Britain is rocketing up the medal table at the Alltech FEI World Equestrian Games in Kentucky following the eventing team’s brilliant performance to win gold yesterday, plus an individual silver medal for William Fox-Pitt riding The Hon Teresa Stopford-Sackville’s Cool Mountain. This is in addition to yet another medal, silver, for dressage rider Laura Bechtolsheimer in the freestyle to music on Friday.
In the best British tradition, the eventers were in a class of their own in the cross-country phase with Fox-Pitt, Mary King and Nicola Wilson plus individuals Pippa Funnell and Piggy French coming home clear and fast, as the challenge from the dressage phase leaders, Germany, faltered.
Only the unlucky Kristina Cook faulted, when Miners Frolic jumped in boldly into a water complex and ended up crossing his tracks, a technicality which carries 20 penalties.
As the imposing course, designed by Britain’s Mike Etherington-Smith, exerted appropriate influence, Fox-Pitt, acknowledged as one of the world’s best horsemen and on his 13th appearance for the British team, made a meteoric rise from 12th to second behind German superstar Michael Jung.
A nail-biter was assured for the final show jumping phase, with Britain in pole position, but only a few penalties separating them from the host side, America. However, that challenge, too, evaporated, when the hugely experienced Karen O’Connor on Mandiba suffered a shock refusal at the gate.
With William, Nicola and Mary all jumping clear, the team gold was clinched – Britain’s first on the world stage for 16 years – and a new star was born in 28-year-old Michael Jung, Germany’s first world champion
The British team were quick to pay tribute to the Lottery funding which has doubtlessly aided their preparation, but William also highlighted the team spirit – he, Pippa and Tina have been riding together since they were teenagers, and Tina and Mary were part of the team that won in 1994. ‘It’s very hard to pinpoint one thing to mark our success,’ he said.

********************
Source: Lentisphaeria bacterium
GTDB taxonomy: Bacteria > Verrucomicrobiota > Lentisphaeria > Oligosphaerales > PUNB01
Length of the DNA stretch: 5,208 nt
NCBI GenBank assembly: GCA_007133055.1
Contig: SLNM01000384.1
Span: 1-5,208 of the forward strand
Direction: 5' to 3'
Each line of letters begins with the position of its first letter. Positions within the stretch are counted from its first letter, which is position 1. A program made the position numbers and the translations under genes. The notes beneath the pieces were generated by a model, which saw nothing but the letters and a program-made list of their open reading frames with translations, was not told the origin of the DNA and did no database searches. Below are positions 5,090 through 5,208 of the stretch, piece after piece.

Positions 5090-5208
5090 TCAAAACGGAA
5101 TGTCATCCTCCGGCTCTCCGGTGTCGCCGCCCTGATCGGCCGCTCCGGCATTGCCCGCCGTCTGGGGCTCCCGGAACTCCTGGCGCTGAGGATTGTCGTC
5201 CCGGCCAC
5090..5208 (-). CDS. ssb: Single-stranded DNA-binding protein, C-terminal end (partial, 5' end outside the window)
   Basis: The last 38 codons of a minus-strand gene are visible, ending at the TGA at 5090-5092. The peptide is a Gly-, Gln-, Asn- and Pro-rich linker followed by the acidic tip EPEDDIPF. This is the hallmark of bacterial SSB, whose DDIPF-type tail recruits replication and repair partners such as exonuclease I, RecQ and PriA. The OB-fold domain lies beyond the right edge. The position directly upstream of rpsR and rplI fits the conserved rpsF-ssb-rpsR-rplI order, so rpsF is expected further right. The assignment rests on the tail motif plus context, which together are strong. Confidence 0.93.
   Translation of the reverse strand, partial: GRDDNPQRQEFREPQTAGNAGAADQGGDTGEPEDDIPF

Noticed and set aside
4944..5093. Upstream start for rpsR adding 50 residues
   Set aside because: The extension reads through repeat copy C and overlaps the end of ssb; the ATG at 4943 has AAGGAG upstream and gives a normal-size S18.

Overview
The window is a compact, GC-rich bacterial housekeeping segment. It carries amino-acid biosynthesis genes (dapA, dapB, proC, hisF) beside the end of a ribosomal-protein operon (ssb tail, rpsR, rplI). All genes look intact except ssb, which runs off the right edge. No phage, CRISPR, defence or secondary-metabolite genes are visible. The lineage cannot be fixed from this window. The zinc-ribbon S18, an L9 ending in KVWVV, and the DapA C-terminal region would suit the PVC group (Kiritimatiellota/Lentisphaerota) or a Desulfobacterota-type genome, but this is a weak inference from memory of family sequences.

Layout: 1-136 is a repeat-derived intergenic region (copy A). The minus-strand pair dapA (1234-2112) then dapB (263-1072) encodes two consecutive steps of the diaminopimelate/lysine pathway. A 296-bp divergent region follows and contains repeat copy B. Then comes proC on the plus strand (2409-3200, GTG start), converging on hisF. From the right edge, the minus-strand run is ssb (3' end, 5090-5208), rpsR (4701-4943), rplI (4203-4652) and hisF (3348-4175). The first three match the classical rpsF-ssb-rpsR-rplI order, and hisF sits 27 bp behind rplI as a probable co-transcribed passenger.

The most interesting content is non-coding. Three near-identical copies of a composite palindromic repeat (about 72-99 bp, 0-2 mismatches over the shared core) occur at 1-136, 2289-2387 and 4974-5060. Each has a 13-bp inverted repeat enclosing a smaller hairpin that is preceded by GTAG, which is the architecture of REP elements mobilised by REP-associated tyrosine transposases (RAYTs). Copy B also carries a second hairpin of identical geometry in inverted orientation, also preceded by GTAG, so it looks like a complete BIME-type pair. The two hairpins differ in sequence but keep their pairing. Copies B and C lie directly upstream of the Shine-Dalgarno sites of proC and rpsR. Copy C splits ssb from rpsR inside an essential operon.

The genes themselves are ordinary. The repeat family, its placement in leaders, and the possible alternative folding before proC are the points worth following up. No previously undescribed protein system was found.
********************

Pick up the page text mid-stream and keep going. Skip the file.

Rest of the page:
‘I think we’re very lucky back home to have fantastic support. And we have a good team here-we’ve been on lots of teams together now. We get on and have a lot of fun. We’re also riding fantastic horses, and we had luck on our side. Tina [Cook] didn’t have the luck on her side so the pressure was very much on but the other three of us had a great competition, and we’re very lucky today.’
Canada were the dark horses, capturing team silver – their first medal for 32 years – after their US neighbours’ demise, while for many in the eventing world the great pleasure was to observe the comeback of the New Zealanders who ruled the world in the 1990s but haven’t won a medal for 10 years.
Former double Olympic champion Mark Todd, who has returned to the fray after an eight-year retirement and is now based near Newbury, Berkshire, showed he has lost none of his old magic and his long-time team mate Andrew Nicholson deservedly won his first individual medal, bronze.
‘It’s just like starting over really,’ said Todd. ‘I’m really enjoying being back in the sport. It’s changed a lot, obviously, even since I gave up. It’s taken a wee while to sort of adjust to this, but I think I’m starting to get the hang of it!’
Now all eyes turn to the second week of the equestrian extravaganza. Britain has live medal chances in the vaulting, through reigning European champion Joanne Eccles, and should grab the lion’s share of the para-dressage laurels under the invincible Lee Pearson, while veteran British show jumpers Robert Smith and Michael Whitaker are sure to put up a brave fight in the show jumping.
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